What Is a BSN and Why Is It Important?

When individuals consider entering the nursing field, they may base their decision on a simple underlying concept: to care for others. It’s a field that pays well, but nurses need a foundation of care and compassion to find meaning in their work and success in their career.

It is important to understand all the different levels of nursing and the opportunities that exist within each.

RN, BSN … What’s the Difference?

Sometimes the abbreviations RN and BSN are used interchangeably or believed to be the same. There’s a distinct difference. Registered nurses (RNs) don’t necessarily hold a Bachelor of Science in Nursing (BSN) degree, or even need a BSN to get a nursing job.

The three educational paths to becoming an RN are:

  1. Graduate with an Associate Degree in Nursing (ADN)
  2. Complete a “diploma” nursing program
  3. Earn a BSN degree

Regardless of education level, all nurses must pass the National Council Licensure Examination for Registered Nurses (NCLEX-RN) exam to become a licensed RN. They will also need to obtain licensure in the state in which they are working — which may or may not transfer should nurses move or choose to work in travel nursing.

Why Should an RN Pursue a BSN Degree?

In recent years, hospitals and health systems, private practices and public health facilities have leaned toward hiring BSN-prepared RNs over those without the degree. Regulatory measures support this trend, such as New York’s passing of its “BSN in 10” law. The law states that “to continue to maintain registration as a registered professional nurse in New York state, [nurses must] have attained a baccalaureate degree or higher in nursing within 10 years of initial licensure.”

Some positions require nurses to have graduated from a BSN program. Examples include school nurse and military nurse. Magnet hospitals also ask for their nursing hires to hold a BSN.

Transitioning From Skill-Based Practice to Heightened Care Competency

Due to the growing complexities in healthcare, medical institutions across the nation prefer BSN-prepared nurses. This system requires a transition from the more basic skill-based competencies of nursing practice to more robust expertise surrounding health policy, system improvement, research, evidence-based practice, teamwork and collaboration, complex decision-making, and leadership.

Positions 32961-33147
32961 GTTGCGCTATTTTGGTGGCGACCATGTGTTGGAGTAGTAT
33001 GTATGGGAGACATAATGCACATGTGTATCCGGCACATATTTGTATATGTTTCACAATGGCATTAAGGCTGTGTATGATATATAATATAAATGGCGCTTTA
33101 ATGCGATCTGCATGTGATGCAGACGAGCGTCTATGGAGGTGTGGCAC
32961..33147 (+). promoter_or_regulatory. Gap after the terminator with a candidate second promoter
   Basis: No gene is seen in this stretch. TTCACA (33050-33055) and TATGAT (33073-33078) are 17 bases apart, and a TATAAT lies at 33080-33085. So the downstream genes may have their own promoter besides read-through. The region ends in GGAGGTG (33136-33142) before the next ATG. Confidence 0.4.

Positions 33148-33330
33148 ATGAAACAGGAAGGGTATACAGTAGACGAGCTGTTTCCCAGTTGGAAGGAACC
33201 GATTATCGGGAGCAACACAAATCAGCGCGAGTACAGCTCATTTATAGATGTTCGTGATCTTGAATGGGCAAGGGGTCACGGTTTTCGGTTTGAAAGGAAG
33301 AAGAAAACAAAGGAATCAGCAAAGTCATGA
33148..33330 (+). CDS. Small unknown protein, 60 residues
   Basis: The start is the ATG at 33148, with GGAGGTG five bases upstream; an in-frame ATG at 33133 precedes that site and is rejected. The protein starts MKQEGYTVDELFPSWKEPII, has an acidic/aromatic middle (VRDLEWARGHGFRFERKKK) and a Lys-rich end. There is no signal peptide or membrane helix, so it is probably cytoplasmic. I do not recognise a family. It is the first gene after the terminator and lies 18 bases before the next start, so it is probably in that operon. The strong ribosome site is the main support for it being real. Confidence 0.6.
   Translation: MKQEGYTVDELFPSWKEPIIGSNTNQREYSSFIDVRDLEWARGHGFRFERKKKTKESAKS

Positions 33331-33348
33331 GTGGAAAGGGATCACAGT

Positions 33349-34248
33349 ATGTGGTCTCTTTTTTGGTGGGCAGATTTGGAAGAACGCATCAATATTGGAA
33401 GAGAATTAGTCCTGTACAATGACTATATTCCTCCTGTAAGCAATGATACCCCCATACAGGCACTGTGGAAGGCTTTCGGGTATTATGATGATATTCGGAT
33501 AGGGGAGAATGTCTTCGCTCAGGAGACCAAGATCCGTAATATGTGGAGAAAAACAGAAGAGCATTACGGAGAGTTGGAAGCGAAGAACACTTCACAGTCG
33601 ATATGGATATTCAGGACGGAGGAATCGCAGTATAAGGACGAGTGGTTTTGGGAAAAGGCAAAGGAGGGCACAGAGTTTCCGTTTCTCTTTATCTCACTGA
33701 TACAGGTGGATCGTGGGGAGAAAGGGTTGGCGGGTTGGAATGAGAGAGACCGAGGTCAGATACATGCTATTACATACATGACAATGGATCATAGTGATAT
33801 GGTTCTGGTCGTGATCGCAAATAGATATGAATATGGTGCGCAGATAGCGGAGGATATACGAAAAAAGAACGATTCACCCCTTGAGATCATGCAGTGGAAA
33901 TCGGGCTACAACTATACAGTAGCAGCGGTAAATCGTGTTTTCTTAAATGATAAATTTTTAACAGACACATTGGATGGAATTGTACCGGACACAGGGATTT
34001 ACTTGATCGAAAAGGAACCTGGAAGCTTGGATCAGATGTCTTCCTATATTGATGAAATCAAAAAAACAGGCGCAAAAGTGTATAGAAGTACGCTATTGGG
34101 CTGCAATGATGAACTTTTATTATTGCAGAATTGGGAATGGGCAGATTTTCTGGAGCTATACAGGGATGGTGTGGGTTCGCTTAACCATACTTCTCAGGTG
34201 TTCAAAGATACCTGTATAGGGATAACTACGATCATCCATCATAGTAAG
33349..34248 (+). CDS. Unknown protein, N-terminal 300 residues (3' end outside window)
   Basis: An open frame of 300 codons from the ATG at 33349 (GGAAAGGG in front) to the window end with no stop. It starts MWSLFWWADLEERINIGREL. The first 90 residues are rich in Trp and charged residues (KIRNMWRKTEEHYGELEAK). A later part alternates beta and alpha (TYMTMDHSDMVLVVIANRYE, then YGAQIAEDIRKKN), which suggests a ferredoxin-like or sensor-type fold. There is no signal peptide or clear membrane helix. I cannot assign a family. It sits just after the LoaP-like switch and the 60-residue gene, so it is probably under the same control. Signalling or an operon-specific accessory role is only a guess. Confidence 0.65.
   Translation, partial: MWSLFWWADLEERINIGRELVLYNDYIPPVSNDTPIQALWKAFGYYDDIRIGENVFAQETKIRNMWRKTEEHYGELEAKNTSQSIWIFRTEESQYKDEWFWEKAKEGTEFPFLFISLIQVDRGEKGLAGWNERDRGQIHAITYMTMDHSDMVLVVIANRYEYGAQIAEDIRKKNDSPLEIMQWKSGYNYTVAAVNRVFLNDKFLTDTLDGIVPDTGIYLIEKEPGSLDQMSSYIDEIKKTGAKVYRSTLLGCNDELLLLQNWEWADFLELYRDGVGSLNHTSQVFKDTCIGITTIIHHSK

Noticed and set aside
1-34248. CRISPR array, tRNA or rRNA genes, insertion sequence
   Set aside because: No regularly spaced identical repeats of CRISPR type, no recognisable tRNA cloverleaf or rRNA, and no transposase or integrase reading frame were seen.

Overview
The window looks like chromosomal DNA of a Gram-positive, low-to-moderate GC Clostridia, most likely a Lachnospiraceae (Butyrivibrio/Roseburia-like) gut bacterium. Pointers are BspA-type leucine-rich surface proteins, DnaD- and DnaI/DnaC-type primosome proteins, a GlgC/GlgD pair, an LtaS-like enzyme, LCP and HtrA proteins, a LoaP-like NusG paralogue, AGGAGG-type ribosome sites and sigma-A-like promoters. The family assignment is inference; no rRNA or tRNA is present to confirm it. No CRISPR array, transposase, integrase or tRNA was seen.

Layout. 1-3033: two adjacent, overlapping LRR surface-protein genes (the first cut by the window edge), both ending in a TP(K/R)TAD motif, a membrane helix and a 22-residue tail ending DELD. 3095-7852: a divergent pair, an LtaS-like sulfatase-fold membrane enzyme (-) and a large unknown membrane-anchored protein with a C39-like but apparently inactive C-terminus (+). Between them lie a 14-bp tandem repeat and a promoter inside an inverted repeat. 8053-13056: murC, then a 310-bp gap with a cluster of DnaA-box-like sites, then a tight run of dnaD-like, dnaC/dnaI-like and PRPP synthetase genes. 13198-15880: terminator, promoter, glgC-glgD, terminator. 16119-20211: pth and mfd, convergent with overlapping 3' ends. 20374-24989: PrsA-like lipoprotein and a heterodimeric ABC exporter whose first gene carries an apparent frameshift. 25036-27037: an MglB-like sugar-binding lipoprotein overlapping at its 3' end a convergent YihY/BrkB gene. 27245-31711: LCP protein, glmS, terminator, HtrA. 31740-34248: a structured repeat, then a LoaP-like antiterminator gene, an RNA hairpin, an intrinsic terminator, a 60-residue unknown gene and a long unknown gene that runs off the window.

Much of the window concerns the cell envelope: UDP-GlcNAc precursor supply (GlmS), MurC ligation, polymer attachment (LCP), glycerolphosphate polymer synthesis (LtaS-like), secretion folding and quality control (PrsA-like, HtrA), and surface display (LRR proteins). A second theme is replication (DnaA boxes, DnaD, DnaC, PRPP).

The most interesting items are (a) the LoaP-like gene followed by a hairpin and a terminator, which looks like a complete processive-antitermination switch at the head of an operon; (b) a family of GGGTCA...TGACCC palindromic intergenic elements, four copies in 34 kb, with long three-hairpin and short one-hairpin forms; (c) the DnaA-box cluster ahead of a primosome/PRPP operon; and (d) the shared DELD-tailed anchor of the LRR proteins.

To meet those criteria, nurses require training beyond the coursework of either an ADN or diploma program. Fortunately, RNs who don’t yet have their BSN degree can earn it fairly quickly. Some RN to BSN programs allow for completion in as few as 12 months. The availability of online programs makes attending school flexible — perfect for parents or nurses who are already working part-time or full-time jobs.

Schools like the University of South Carolina Aiken offer multiple start dates throughout the calendar year, so nurses aren’t limited to a strict quarter or semester scheduling format.

What Do Nurses Learn in an RN to BSN Program?

RN to BSN programs vary slightly in the coursework offered, but most of them cover topics like:

  • Principles and concepts of ethical nursing; making intelligent, unbiased, ethical decisions
  • Legal responsibilities within nursing practice
  • Assessing patients’ physical and psychosocial health status
  • Pathological basis of disease processes; clinical manifestations
  • Theories of human development, from birth to death
  • Research within the field and how to analyze it for merit; critical thinking
  • Specific knowledge and skills surrounding leadership and management

Often, programs will also include more specialty courses, such as gerontology or public/community health issues. Currently, gerontology is a burgeoning area. Individuals are living longer, but not necessarily healthier. Nurses who pursue this track further into their careers or continue their education may discover a number of desirable opportunities.

Accelerate Your Career Today

There’s no better time for registered nurses to boost their careers. Earning your BSN not only expands your abilities as a professional caregiver, but it also makes you more marketable to employers.

While COVID-19 revealed just how much nurses matter, a post-pandemic existence will demand an increasing number of nurses to support the healthcare industry and mitigate the projected global shortage.

Learn more about the University of South Carolina Aiken online RN to BSN program.


NursingSchool.org: Hospital Nursing Programs: Traditional Diploma

RegisteredNursing.org: Are Nursing Licenses Valid When Traveling and Working in Other States?

Nurse.com: New York Governor Signs BSN in 10 Into Law for Nurses

American Nurses Credentialing Center: ANCC Magnet Recognition Program

RegisteredNursing.org: What Is Geriatric Nursing?

Related Articles

Have a question or concern about this article? Please contact us.

Our Commitment to Content Publishing Accuracy

Articles that appear on this website are for information purposes only. The nature of the information in all of the articles is intended to provide accurate and authoritative information in regard to the subject matter covered.

The information contained within this site has been sourced and presented with reasonable care. If there are errors, please contact us by completing the form below.

Timeliness: Note that most articles published on this website remain on the website indefinitely. Only those articles that have been published within the most recent months may be considered timely. We do not remove articles regardless of the date of publication, as many, but not all, of our earlier articles may still have important relevance to some of our visitors. Use appropriate caution in acting on the information of any article.

Report inaccurate article content: